If you save your seeds from the vegetables you grow in your garden, you can often have a seed surplus. This leads to extra seeds for years to come. But are those seeds still viable after years of storage? The bottom line is...maybe. Whether seeds are still viable depends on the type of seed and how it was stored. And, you can only know for sure once you do a germination test on the seeds. Follow these five guidelines on using seeds leftover from last year, or even years ago. Knowing whether your seeds are viable before you plant them in your garden can save you from a disappointing garden season.
1. Is the seed type viable for the time length it was stored?
Since seed viability varies by type, you'll want to look up your seeds to determine whether viability is possible. Experts differ on the length of viability for various seeds. But certain seeds last only one to two years, while others last nearly a decade. For example, viability is only possible for a single year for onions. Yet for tomatoes, seeds can remain viable up to 10 years.
2. Are the seeds labeled clearly?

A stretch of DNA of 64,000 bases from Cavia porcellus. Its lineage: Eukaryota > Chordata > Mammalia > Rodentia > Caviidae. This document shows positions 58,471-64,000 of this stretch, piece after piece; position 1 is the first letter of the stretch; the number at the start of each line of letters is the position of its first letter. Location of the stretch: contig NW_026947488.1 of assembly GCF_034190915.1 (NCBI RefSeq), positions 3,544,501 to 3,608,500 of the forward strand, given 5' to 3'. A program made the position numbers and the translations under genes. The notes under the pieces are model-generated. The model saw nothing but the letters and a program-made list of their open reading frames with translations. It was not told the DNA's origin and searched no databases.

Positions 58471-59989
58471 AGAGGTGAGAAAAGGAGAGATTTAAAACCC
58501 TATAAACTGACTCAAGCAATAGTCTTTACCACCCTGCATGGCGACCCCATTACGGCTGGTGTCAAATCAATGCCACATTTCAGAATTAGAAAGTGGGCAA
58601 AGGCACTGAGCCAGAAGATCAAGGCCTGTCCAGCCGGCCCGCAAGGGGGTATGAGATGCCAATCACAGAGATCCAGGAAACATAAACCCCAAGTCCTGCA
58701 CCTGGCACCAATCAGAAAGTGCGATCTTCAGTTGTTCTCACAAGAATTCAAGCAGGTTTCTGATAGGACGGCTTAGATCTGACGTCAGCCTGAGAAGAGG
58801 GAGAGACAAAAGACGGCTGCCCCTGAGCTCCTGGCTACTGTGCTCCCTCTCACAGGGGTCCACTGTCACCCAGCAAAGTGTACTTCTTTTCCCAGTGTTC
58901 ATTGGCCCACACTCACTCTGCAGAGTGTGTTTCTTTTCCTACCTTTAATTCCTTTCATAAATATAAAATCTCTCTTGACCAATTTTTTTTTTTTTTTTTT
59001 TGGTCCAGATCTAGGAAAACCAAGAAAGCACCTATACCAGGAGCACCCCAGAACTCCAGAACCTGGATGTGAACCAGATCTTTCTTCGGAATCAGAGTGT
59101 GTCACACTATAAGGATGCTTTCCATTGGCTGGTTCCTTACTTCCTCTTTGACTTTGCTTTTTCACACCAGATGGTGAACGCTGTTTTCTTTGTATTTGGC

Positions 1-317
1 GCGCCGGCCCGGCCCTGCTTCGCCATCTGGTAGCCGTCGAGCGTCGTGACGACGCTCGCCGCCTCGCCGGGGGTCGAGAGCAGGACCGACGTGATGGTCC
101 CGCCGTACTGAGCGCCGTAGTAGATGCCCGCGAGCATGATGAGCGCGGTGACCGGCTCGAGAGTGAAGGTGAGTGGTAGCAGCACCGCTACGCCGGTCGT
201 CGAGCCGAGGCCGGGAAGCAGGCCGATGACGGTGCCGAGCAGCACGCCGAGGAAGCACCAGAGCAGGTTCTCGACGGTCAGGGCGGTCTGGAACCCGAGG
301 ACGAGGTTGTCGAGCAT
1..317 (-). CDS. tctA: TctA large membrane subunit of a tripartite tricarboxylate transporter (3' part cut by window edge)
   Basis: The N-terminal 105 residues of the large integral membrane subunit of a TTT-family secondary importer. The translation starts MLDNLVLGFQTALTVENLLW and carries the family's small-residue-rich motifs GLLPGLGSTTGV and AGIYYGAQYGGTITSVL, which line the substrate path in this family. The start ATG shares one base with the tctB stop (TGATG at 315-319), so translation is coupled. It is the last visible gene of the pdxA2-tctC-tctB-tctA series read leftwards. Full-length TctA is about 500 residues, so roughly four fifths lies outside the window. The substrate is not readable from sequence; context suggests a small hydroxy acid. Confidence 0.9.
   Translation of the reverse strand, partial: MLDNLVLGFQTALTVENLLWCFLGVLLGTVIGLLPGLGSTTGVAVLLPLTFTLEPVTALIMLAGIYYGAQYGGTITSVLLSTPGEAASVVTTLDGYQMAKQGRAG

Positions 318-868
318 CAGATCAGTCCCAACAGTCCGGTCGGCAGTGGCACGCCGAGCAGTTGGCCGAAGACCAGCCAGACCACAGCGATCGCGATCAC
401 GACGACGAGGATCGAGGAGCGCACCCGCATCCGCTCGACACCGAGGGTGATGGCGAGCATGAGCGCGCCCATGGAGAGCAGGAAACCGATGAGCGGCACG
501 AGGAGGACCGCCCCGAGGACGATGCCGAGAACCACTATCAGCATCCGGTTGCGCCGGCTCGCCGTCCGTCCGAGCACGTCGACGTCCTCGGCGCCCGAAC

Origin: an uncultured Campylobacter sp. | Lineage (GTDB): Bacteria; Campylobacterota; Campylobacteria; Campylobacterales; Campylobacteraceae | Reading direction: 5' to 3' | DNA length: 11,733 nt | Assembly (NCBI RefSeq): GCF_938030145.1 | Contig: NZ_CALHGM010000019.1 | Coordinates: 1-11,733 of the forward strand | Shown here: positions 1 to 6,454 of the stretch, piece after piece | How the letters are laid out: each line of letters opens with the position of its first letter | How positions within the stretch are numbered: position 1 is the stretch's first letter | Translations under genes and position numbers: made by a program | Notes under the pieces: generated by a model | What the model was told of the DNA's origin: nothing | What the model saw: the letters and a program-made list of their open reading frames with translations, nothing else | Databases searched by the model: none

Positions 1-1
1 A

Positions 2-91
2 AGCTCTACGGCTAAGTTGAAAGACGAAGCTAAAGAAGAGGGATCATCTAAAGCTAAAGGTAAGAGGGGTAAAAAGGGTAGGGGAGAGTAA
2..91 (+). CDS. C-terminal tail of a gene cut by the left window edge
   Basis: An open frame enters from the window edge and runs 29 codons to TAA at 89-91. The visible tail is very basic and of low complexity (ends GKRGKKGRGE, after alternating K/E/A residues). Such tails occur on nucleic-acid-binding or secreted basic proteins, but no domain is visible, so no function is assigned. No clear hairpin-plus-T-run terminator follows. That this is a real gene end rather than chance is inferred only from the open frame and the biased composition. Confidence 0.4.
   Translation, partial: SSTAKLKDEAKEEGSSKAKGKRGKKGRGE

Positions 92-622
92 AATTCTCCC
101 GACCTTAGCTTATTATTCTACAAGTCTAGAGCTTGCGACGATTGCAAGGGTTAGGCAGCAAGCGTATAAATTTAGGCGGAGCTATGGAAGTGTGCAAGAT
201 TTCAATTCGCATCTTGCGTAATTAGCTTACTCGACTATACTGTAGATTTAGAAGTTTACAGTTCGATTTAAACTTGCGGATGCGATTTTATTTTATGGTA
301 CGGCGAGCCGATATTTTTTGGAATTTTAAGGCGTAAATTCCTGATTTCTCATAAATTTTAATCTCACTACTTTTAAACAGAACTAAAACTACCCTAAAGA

No matter what master plan you have when you package your seeds, clearly label each package. If you don't know what they are and when you stored them away, you'll be lost when it comes time to germinate the seeds. You also won't be able to identify whether the seeds were damaged. Don't rely on your recognition of the seeds. Label the fruit or vegetable type, its specific variety (e.g. Tomatoes, Roma) and the date you collected the seeds.
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3. Are the seeds stored in a cool, dry and dark place?
To remain viable, seeds need to be properly stored in a sealed container. That container should be kept in a cool, dark and dry place. If any light or moisture gets to your seeds, they could begin to germinate or simply rot. When you're ready to harvest new seeds, make sure you're saving the right type of seeds. Non-hybrid open-pollinator annuals are easiest to harvest.
4. Do seeds appear unchanged?
When it's time to sow your seeds, check their appearance. If necessary, search online for pictures of what the seed should look like. If the seed is vastly different from what it should look like (e.g. wrinkly instead of smooth), that may be a sign of decay or germination.
5. In doubt? Test for germination.
Seasonal Wisdom suggests a germination test if you're still in doubt of the seeds' viability. Wrap the seeds in layers of damp paper towels or cloths and place them in a bag in a warm place. Check for germination after a few days and then daily for about a week.
Saving seeds from the vegetables and fruits you've grown can be the ultimate in frugality and green living. If you follow these tips to check if your seeds are still active, you should be able to keep your veggies and fruits going for years to come.
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